Tuesday, July 16th, 2019

Editing Yourself – Find and Replace

We’ve been talking about editing this month on the Children’s Book Hub. Even though I myself am a freelance children’s book editor as well as an author, I rely heavily on my collaborations with editors – at our publishing house, as well as on a freelance basis.

My mother and I are fortunate to work with truly gifted editors at our publishing houses – but for my own independent projects I always seek feedback from a freelance editor (such as Emma D. Dryden, whom I interviewed this month for the Hub).  You see, I’m not very good at editing myself.

There are many good reasons to work with a freelance editor in today’s publishing world – but here is perhaps the most compelling one:  Once a manuscript has been rejected, it will seldom be reconsidered by that same publisher… even if you rewrite it.  So it’s very important to get it as polished as we can be before the submission process begins, and the best way I know to do that is to hire a freelance editor.

That said, there are a number of things we can do to become better self-editors, to get our manuscripts into the best possible shape even before we submit them to a freelance editor… and I thought, given this month’s focus on editing, I’d explore some of them. Here’s one for those of you who use Microsoft Word:

Use the Find and Replace and Thesaurus tools.

“Find and replace” is the most efficient way to replace overused words. For instance, I tend to overuse the word “wonderful”. It crops up all the time in what I’m writing and it drives me insane. What I do is write, write, write – and when I’m done, I click “Find” (under the Edit tab), type in the word “wonderful” and each time the tool pulls it up in the manuscript I choose a better word to replace it with (using the “Thesaurus” tool – or the real, bound Thesaurus if I get stuck!)

If you want to change a character’s name, you can use the find and replace tool to pull up all the “Mickey’s” and change them to “Mikey” in one mouse click. You can click “find next” and walk through the manuscript word by word, or you can click “find all” and do a global replace on a word or name.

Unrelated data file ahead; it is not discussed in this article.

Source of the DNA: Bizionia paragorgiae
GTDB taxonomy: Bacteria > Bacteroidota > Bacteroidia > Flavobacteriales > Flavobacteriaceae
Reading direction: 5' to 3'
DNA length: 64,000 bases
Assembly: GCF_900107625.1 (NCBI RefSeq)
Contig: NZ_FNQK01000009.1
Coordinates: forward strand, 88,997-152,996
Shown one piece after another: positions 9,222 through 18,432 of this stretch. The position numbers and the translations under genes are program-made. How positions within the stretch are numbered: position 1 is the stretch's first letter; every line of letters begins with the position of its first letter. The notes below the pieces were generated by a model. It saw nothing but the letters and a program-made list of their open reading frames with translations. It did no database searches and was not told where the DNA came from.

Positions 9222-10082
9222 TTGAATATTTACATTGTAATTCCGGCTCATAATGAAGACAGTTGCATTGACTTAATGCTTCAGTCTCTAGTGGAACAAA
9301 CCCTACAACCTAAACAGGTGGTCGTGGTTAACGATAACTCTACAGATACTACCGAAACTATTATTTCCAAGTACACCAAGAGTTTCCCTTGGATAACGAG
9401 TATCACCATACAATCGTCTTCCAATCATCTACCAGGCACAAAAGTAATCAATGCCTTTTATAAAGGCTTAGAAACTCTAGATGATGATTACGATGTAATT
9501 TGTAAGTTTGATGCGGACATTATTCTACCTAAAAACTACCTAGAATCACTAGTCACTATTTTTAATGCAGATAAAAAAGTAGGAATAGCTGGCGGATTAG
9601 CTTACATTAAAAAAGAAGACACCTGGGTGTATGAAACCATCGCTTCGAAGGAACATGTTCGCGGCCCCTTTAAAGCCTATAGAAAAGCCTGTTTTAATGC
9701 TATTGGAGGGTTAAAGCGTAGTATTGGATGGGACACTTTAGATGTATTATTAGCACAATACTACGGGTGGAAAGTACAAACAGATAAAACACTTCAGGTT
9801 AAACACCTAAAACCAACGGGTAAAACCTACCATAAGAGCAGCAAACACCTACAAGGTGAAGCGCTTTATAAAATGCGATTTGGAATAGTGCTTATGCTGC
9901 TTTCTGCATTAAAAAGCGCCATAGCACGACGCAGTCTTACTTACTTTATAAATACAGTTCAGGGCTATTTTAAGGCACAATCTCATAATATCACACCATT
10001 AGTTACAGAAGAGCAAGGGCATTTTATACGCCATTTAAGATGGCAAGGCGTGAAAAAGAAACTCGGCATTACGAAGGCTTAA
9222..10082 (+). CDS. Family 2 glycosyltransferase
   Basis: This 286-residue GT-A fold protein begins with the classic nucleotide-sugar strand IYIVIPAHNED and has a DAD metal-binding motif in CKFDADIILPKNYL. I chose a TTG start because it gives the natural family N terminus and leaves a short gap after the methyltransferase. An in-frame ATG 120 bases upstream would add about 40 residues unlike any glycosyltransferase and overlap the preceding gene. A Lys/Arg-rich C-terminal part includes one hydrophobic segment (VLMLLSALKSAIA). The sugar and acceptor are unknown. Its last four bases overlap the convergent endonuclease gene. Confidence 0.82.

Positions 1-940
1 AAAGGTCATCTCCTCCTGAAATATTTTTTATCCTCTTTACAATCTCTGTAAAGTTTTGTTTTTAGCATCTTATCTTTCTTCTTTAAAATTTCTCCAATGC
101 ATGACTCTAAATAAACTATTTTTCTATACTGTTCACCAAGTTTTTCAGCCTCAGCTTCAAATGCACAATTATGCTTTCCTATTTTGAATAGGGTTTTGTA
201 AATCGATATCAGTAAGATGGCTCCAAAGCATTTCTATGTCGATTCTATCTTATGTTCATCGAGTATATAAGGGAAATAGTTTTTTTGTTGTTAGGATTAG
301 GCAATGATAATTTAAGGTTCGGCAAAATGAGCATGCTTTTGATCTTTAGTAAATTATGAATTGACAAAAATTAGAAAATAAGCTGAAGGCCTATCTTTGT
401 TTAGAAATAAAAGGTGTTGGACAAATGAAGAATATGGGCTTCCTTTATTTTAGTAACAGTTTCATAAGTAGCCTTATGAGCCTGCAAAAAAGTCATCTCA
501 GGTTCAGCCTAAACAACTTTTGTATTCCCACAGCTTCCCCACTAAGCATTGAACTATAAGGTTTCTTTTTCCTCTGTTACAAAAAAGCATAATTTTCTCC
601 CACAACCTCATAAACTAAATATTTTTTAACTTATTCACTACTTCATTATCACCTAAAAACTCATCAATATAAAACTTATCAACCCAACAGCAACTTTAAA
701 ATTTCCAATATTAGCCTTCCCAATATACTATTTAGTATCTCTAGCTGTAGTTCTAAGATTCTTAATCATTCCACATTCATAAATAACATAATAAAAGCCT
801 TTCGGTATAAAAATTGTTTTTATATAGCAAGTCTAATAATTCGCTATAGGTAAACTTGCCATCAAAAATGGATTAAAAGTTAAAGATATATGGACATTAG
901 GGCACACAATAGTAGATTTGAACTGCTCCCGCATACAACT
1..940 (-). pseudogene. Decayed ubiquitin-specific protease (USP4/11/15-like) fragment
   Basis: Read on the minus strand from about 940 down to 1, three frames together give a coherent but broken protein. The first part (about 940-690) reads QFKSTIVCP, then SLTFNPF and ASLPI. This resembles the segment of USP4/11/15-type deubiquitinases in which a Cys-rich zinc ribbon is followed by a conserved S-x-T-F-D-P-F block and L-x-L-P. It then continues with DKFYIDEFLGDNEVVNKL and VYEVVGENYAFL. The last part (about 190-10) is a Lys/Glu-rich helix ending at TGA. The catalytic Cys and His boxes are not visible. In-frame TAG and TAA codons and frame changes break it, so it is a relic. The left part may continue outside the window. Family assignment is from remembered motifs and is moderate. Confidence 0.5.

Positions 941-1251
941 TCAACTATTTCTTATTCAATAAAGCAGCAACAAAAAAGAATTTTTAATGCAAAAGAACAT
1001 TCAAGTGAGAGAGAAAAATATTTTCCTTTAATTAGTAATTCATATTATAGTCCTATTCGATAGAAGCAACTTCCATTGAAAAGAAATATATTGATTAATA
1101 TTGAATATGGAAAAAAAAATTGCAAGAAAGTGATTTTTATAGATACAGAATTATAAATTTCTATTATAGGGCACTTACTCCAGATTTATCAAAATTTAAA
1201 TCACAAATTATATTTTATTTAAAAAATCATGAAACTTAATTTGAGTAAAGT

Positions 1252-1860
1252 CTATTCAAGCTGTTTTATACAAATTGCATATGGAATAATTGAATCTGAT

Among the things you might want to ‘find and replace’ (with better choices from your Thesaurus!) are:

  • Cheap or cheesy modifiers (very, just, etc.)
  • Passive verbs / tentative or weak sentence construction (was going, been having, seemed, felt etc.)
  • Words you use too often (wonderful, like, suddenly, little)
  • Adverbs that prop up weak verbs
  • A character’s name (Replace All)


7 Responses to “Editing Yourself – Find and Replace”
  1. Suzie says:

    Wonderful — I mean, great, fabulous blog entry, Emma! 🙂 Find and Replace (especially Replace All) is one of the best inventions ever!

  2. Patricia Tllton says:

    Am happy you are sharing some of Emma Dryden’s thoughts with your own spin. Hadn’t thought to use the “find replace” to check for overused words. Great tips!

  3. Beth says:

    Very timely post, Emma, as I get into the deep end in the editing of my current manuscript. “Wonderful” is one of my bugaboos as well, so the hint about using Find and Replace will serve me well in all my writing (letters, blog posts, emails, not just manuscripts).

    I have to admit that knowing that you make use of the services of a freelance editor is reassuring in that it shows that it isn’t just a sign of being a novice or mediocre writer that one needs such help, but that it can benefit someone who has already had great success as a writer. Thank you for that.

  4. anna barber says:

    Hi Emma – love your book RAISING BOOKWORMS, and am going to be referencing it in our next blog post on the Scribble Press blog – there are many ways we could collaborate – Scribble Press is a company dedicated to inspiring and celebrating creativity in children and we believe that reading and writing go hand in hand. You are kind of hard to reach -please let me know where we can reach each other. thanks, Anna Barber CEO and co-founder Scribble Press

  5. Diane says:

    Thankyou Emma, I have never thought to use the “find and replace”. Boy will it be overworked on my keyboard from now on….. suddenly and Like are my often used words… will see what others I find now. Thankyou, your a life-saver.

  6. Priscilla Rogers says:

    Great suggestion. I am beginning to write again, and the “find and replace” will be a tremendous help to me. I am learning so much from just reading your Emmasaries.

  7. Mary D says:

    Bless you for sharing your wealth of knowledge!

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